After a brief tease and a couple of false starts, “Immersive Van Gogh” has finally hit Hollywood with animated projections of the artist’s recognizable paintings like Bedroom in Arles and The Starry Night. That’s basically how you could describe any of the five similar shows touring the country right now, but this one, from Lighthouse Immersive and Impact Museums, certainly sells the loudest take on the Dutch painter.
“Immersive Van Gogh” is inhabiting Amoeba Music’s former Sunset Boulevard record store through at least the beginning of 2022 with three main rooms, all covered with pieces of the same 35-minute loop that plays out across 65 projectors: a small entry area with reflective sculptures in the center, a spacious main room with distancing circles on the ground and mirrors wrapped around the interior columns, and a balcony with a slender, unbroken band of the projection show that seems built for posing.
Tickets cost $40 to $55 depending on what day or time you visit, before any fees, upgrades or parking fees—and if you completely lose interest after that price reveal, we really don’t blame you. If you don’t care about filling your camera roll and simply want to admire Van Gogh’s art and learn about his life, go see Irises at the Getty for free or the five or so works on display at the Norton Simon. But inevitably, “Immersive Van Gogh’s” selfie toll will be one that many Angelenos feel comfortable footing (and already have, judging by the line around the block as we left Wednesday’s media preview).
You can probably thank/blame Emily in Paris for the barrage of these Van Gogh shows cashing in on public domain images, and L.A.’s “Immersive” actually boasts a connection to the one featured in the Netflix series: Massimiliano Siccardi, who shared a director credit on the French exhibit, oversaw this traveling installation.
Those couple of minutes of Emily in Paris screen time pitch a swirling, tranquil affair fit for romance and relaxation. But that’s not really the vibe of “Immersive Van Gogh.” To metaphorically borrow some Van Gogh iconography, we expected to go in and admire a vase of sunflowers, but instead it felt like having a wheelbarrow full of sunflowers flung in our face. The looping animation resembles a half-hour music video that’s constantly vying for your attention with shifting landscapes, bursts of brushstrokes and an absolutely blaring soundtrack that trades off between Thom Yorke, Édith Piaf, blown out ambient sounds and droning choral motifs. Sure, it’s all asking you to appreciate the pretty paintings—and it goes all in on this—but from its “Vincent” title cards to its dramatic fades-to-black, “Immersive Van Gogh” also seems to demand that you appreciate its vision, and not just Van Gogh’s.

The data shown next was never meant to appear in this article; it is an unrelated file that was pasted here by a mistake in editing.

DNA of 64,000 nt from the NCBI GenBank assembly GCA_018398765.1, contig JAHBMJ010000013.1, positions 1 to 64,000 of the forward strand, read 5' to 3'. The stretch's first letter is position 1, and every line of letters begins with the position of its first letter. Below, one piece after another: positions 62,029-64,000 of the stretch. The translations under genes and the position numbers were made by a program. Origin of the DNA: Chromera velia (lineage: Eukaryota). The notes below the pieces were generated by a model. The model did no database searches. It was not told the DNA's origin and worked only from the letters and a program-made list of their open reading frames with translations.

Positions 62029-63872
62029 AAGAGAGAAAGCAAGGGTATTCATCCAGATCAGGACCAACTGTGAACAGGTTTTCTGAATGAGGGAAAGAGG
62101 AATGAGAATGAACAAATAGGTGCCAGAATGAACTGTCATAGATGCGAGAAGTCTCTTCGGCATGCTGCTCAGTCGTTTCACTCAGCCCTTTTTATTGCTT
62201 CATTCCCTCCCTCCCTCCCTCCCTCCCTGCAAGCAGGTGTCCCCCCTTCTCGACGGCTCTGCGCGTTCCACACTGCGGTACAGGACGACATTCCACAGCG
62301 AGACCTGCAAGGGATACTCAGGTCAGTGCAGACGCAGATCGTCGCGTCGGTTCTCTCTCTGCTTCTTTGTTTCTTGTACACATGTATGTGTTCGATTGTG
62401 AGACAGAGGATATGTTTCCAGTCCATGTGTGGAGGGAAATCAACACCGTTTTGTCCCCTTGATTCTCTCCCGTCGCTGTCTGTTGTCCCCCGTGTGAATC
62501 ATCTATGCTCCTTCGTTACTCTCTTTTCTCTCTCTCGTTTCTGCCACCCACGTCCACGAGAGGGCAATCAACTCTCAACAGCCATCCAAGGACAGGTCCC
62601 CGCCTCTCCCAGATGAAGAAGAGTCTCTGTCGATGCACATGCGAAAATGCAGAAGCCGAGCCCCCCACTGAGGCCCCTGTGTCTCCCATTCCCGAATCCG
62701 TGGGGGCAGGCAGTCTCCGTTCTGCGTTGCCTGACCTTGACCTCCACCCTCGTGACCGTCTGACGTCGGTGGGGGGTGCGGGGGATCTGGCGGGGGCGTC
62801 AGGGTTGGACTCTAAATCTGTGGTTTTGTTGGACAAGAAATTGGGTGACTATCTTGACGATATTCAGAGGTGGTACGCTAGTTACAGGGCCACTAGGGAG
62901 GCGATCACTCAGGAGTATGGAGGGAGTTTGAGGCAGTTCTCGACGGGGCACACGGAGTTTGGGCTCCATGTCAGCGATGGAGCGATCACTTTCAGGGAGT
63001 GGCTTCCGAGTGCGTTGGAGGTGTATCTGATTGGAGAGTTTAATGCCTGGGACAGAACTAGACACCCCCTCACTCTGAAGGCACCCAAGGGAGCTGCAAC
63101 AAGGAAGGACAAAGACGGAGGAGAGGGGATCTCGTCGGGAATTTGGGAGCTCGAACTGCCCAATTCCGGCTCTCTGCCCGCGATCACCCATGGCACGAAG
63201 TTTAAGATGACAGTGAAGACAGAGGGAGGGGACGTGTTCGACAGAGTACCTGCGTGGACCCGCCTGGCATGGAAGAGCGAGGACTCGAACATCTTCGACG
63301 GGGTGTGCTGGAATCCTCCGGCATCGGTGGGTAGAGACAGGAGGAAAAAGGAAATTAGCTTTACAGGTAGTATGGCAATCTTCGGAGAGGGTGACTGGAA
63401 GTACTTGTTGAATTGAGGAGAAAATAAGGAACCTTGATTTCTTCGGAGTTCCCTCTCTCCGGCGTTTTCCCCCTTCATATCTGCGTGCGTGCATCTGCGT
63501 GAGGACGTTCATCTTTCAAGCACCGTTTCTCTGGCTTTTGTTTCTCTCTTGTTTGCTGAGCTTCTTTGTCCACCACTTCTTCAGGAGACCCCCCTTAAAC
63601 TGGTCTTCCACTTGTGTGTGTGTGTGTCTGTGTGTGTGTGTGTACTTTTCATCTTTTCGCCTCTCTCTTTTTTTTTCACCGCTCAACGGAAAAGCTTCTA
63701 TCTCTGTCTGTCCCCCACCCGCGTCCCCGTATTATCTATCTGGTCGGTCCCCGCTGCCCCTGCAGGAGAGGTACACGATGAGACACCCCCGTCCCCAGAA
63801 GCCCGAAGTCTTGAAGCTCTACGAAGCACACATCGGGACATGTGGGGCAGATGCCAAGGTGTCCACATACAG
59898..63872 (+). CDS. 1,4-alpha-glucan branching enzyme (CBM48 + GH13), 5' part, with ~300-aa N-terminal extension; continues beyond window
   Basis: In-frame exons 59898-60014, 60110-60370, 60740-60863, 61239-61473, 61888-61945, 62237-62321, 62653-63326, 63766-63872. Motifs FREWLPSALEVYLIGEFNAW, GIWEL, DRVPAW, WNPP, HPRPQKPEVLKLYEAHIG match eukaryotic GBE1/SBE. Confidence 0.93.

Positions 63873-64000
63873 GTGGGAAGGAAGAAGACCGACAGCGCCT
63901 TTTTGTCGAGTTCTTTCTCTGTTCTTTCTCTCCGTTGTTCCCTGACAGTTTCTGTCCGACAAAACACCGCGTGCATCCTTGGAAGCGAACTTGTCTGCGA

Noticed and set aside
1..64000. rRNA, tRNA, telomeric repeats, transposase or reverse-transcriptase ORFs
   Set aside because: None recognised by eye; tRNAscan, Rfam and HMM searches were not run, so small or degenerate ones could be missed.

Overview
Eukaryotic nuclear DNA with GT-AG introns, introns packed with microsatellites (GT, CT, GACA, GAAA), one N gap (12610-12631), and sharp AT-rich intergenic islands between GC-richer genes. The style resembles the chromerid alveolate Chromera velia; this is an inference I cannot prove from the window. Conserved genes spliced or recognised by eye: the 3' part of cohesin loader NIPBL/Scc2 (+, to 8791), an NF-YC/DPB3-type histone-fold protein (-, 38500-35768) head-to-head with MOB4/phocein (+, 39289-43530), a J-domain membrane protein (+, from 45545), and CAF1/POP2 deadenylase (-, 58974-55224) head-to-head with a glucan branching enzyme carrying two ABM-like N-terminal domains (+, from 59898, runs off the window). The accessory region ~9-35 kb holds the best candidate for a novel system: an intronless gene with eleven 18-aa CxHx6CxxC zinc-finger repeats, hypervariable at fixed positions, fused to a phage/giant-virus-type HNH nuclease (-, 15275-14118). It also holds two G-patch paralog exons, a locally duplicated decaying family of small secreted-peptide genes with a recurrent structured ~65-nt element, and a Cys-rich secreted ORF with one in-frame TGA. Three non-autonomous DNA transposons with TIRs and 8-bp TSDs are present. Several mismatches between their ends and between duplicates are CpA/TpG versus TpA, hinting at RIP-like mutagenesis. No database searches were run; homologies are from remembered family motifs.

We scoped out the conceptually similar “Beyond Van Gogh” in Anaheim last month, and it’s tough to resist constantly comparing the two. But to keep it brief, “Beyond” progresses at a relaxed pace and lets mostly faithful, wall-sized translations of the paintings linger for a bit. “Immersive” always keeps moving and leans much more into cutting up and reassembling its source material. The Anaheim one sounds like Fantasia, the Hollywood one sounds like a perfume ad. Ultimately, they both feel like screensavers: “Beyond” like a slide show with animated transitions, “Immersive” with the energy of those old flying starfield and 3-D pipes ones. In a cottage industry of copycats, “Immersive” inevitably comes away feeling like the cool one, but that doesn’t necessarily mean it’s always better.
On the other hand, “Immersive Van Gogh” rises above its local competitor for going all in on the start-to-finish experience. There’s a sunflower mural and “find beauty everywhere” sign on the exterior, and once inside things kick off with a very Insta-room-esque pre-show area with a neon Starry Night-inspired ceiling, an oversized self portrait carved in relief, a sunflower-adorned coffee and pastry bar, a faux post-impressionist recreation of the Hollywood Sign, and an AI installation that lets you write notes back and forth with the prolific letter writer. (There’s also a green glowing parlor in homage to the artist’s destructive relationship with absinthe, which is, uh, certainly a choice.) And that’s all before you even enter the main projection space.
As for the projection rooms, we’d suggest moving around between them to change up your perspective. On the other hand, you’ll see the same animations in all three so feel free to just stick to a single cushion and distancing circle without worrying about missing anything. Speaking of the space, regulars of Amoeba’s original location will immediately recognize the building’s bones: You enter into what used to be the T-shirt section and walk through a frame where the stage once stood into the cavernous main space, with the columns covered up by mirrored panels. Toward the back (or what used to be the front of Amoeba), you’ll still find that stairs that lead to a balcony that once housed rows of DVDs.
So is “Immersive Van Gogh” worth it? You saw what we said up top about pricing, right? Take a look at the rest of our photos below and decide if that $40-plus price tag justifies capturing these for yourself.